Because these structures are engineered to fit into small packages and deploy by unfurling, dimensional precision is key to meet deployment and performance requirements. Thermal expansion of materials must be taken into account given temperature extremes in space —– temperatures in LEO can range from 120°C/248°F in full sun to -100°C/-148°F in shade. Therefore, simulation and testing are crucial.

“Our booms are made using an out of autoclave manufacturing process using a thin combination of carbon fiber and glass fiber with thermoset epoxy resin,” says Kamron Medina, aerospace engineer at Roccor. According to Medina, the combination of the carbon and glass made predicting the coefficient of thermal expansion (CTE) of the laminate difficult.

A need for accuracy

Roccor, in the early days of its product development, needed more accuracy in predicting the thermal expansion of their products in order to meet high thermal stability requirements. The company turned to AnalySwift (West Jordan, UT, US) for a solution and licensed the company’s SwiftComp software a couple of years ago to perform simulation of these structures. 

Roccor conducted a case study comparing the coefficient of thermal expansion (CTE) predictions vs an average test result of a particular laminate. Figure 1 compares CTE predictions using classical laminate theory and SwiftComp. The figure shows the classical prediction is not only significantly off from the test result but it predicts a positive CTE when the actual CTE is slightly negative. The figure also shows that the SwiftComp prediction is well within the error bounds of the test average.  

Allan Wood, president and CEO of AnalySwift, says, “We believe SwiftComp provides a unique solution as a general-purpose multiscale modeling code that enables users to predict stiffness, strength and thermal expansion of composite structures.”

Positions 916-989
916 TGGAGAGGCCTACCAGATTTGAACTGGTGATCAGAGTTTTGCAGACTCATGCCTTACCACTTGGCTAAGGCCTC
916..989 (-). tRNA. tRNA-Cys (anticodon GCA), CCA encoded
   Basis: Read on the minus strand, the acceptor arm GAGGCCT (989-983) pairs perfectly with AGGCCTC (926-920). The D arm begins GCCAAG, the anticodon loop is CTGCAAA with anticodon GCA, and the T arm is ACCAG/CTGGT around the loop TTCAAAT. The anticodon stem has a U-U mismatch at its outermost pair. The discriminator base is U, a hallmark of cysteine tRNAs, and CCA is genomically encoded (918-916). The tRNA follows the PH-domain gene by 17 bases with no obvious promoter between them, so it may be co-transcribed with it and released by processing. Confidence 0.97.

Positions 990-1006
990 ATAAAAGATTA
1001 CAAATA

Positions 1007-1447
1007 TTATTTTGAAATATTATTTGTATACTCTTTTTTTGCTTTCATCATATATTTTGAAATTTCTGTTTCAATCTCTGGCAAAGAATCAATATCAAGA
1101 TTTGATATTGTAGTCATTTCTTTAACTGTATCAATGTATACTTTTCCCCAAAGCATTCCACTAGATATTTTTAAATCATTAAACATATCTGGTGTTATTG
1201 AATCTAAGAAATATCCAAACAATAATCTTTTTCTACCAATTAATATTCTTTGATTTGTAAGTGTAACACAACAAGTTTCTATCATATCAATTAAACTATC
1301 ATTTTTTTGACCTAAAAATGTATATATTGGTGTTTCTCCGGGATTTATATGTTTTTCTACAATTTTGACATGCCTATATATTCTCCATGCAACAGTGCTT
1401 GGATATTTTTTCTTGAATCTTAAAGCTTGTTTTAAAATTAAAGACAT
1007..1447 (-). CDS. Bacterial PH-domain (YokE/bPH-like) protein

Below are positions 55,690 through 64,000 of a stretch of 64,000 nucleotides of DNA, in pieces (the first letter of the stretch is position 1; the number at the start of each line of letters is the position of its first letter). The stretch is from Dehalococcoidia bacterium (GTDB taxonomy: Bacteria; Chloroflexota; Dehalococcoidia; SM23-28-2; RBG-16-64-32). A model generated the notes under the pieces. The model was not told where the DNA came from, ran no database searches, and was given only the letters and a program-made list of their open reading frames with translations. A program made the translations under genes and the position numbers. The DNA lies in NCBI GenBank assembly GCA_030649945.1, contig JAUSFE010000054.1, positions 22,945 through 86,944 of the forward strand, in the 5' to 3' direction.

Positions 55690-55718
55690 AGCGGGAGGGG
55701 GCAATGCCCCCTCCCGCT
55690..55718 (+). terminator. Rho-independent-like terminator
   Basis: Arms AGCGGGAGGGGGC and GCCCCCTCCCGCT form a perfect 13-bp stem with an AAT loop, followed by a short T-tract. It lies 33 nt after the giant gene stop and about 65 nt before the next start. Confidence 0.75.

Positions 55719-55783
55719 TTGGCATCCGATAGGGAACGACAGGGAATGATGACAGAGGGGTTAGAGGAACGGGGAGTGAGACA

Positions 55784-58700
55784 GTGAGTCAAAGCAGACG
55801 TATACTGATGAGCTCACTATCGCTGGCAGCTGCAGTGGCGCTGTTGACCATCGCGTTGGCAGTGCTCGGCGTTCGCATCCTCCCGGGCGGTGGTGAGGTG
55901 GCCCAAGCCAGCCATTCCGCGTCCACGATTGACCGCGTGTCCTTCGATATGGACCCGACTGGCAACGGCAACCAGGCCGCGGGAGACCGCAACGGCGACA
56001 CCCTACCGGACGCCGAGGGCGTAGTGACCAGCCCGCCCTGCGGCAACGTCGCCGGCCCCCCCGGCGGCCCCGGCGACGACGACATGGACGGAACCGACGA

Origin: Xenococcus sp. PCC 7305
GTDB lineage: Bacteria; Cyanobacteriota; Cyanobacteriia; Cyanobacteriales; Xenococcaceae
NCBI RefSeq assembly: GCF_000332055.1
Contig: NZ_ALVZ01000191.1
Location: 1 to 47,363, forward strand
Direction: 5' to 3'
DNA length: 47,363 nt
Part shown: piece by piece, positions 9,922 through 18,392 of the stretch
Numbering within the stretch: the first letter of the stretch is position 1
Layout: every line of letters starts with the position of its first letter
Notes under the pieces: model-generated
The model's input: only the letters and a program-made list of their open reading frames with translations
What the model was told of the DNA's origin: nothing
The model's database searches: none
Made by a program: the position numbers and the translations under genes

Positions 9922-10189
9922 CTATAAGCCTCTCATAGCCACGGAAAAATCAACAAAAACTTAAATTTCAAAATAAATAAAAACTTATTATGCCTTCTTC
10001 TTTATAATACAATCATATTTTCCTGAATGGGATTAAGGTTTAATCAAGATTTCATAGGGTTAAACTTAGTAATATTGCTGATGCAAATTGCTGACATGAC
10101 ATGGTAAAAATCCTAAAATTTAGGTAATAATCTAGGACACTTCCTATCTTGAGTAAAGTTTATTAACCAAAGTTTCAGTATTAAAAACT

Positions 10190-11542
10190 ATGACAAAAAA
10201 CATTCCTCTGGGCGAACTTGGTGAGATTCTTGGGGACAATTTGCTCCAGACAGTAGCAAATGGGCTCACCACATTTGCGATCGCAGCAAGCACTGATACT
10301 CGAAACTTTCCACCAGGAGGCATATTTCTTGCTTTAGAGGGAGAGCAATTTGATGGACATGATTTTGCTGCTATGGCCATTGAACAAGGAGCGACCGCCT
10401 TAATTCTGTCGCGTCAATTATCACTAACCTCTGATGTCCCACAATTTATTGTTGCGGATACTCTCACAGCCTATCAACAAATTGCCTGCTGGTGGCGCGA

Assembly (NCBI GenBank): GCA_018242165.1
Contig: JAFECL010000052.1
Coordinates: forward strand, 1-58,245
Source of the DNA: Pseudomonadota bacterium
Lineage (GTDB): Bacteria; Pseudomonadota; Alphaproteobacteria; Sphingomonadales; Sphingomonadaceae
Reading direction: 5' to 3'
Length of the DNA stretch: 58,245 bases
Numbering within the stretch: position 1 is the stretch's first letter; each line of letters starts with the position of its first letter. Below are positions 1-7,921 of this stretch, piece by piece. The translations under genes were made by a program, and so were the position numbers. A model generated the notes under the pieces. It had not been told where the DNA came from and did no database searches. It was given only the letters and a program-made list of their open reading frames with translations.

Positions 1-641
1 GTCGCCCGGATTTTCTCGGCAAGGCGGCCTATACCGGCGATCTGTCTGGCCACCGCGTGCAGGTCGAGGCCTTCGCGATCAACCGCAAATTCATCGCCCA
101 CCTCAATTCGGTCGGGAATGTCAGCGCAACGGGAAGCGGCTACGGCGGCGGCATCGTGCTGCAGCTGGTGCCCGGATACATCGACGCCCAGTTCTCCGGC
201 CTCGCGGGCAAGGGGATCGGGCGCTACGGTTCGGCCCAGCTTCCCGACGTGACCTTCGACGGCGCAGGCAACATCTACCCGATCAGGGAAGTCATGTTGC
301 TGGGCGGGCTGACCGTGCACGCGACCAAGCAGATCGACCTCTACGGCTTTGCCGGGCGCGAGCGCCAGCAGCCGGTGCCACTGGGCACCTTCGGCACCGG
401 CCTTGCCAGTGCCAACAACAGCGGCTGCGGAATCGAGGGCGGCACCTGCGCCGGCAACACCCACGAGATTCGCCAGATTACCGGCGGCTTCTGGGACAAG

According to AnalySwift, the software can be used either independently as a tool for virtual testing of composites, or as a plugin to power conventional 3D finite element analysis (FEA) codes with high-fidelity modeling for composites.

Wenbin Yu, chief technology officer of AnalySwift, says, “SwiftComp is a multiscale constitutive modeling code for unified modeling of composites beams, plates/shells or 3D structures. It can quickly and easily calculate all the effective properties needed for use in macroscopic structural analysis. It can also predict accurate local stresses and strains in the microstructure for the purpose to predict strengths.”

According to Roccor, SwiftComp provides support for both elastic and thermal properties but while most codes stop at the laminate level, SwiftComp scales to provide effective beam and plate properties generated from complex cross-sections. These features, along with tight FEA code integration, have allowed Roccor to develop computationally efficient workflows to solve challenging engineering problems.

The other space race

The time savings the SwiftComp software offers without loss of accuracy, is key, particularly as the wealth of applications for the kind of high-strain composite structures Roccor is developing continues to grow. Simpler, lower mass satellite systems reduce costs and open access to private entities looking to use the technology, as evidenced by the aggressive launch schedules of companies like SpaceX (Hawthorne, CA, US) , which had 15 launches in 2018, and Rocket Lab (Huntington Beach, CA, US), which is aiming for a launch per month in 2019. The commercial space race is on and shows no signs of slowing down, and the smaller satellites get, thanks in no small part to HSCs, it seems the bigger the business of space grows.